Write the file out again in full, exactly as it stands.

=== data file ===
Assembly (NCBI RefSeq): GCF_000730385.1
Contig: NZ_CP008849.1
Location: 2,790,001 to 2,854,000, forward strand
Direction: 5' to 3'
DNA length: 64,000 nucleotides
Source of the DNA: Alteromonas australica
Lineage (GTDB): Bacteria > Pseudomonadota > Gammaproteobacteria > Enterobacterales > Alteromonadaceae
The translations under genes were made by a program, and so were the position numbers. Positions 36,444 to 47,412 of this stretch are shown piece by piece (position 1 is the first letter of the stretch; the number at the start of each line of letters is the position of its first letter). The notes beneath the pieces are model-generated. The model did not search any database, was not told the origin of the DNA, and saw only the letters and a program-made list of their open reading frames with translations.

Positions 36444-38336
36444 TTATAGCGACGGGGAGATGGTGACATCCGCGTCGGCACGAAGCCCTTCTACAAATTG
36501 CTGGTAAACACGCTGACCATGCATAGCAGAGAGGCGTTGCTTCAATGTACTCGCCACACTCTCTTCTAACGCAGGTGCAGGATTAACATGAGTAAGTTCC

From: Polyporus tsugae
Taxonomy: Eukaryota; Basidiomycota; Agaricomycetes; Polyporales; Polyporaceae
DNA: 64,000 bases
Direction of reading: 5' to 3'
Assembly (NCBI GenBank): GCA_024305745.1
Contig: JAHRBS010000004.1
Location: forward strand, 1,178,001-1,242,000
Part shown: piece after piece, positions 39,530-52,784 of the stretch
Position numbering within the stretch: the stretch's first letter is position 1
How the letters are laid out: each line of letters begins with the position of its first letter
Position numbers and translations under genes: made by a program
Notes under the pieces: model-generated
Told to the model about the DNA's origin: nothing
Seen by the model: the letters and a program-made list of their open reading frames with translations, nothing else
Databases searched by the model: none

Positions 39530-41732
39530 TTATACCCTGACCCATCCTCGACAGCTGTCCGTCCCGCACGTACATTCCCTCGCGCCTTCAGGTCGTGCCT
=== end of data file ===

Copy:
Assembly (NCBI RefSeq): GCF_000730385.1
Contig: NZ_CP008849.1
Location: 2,790,001 to 2,854,000, forward strand
Direction: 5' to 3'
DNA length: 64,000 nucleotides
Source of the DNA: Alteromonas australica
Lineage (GTDB): Bacteria > Pseudomonadota > Gammaproteobacteria > Enterobacterales > Alteromonadaceae
The translations under genes were made by a program, and so were the position numbers. Positions 36,444 to 47,412 of this stretch are shown piece by piece (position 1 is the first letter of the stretch; the number at the start of each line of letters is the position of its first letter). The notes beneath the pieces are model-generated. The model did not search any database, was not told the origin of the DNA, and saw only the letters and a program-made list of their open reading frames with translations.

Positions 36444-38336
36444 TTATAGCGACGGGGAGATGGTGACATCCGCGTCGGCACGAAGCCCTTCTACAAATTG
36501 CTGGTAAACACGCTGACCATGCATAGCAGAGAGGCGTTGCTTCAATGTACTCGCCACACTCTCTTCTAACGCAGGTGCAGGATTAACATGAGTAAGTTCC

From: Polyporus tsugae
Taxonomy: Eukaryota; Basidiomycota; Agaricomycetes; Polyporales; Polyporaceae
DNA: 64,000 bases
Direction of reading: 5' to 3'
Assembly (NCBI GenBank): GCA_024305745.1
Contig: JAHRBS010000004.1
Location: forward strand, 1,178,001-1,242,000
Part shown: piece after piece, positions 39,530-52,784 of the stretch
Position numbering within the stretch: the stretch's first letter is position 1
How the letters are laid out: each line of letters begins with the position of its first letter
Position numbers and translations under genes: made by a program
Notes under the pieces: model-generated
Told to the model about the DNA's origin: nothing
Seen by the model: the letters and a program-made list of their open reading frames with translations, nothing else
Databases searched by the model: none

Positions 39530-41732
39530 TTATACCCTGACCCATCCTCGACAGCTGTCCGTCCCGCACGTACATTCCCTCGCGCCTTCAGGTCGTGCCT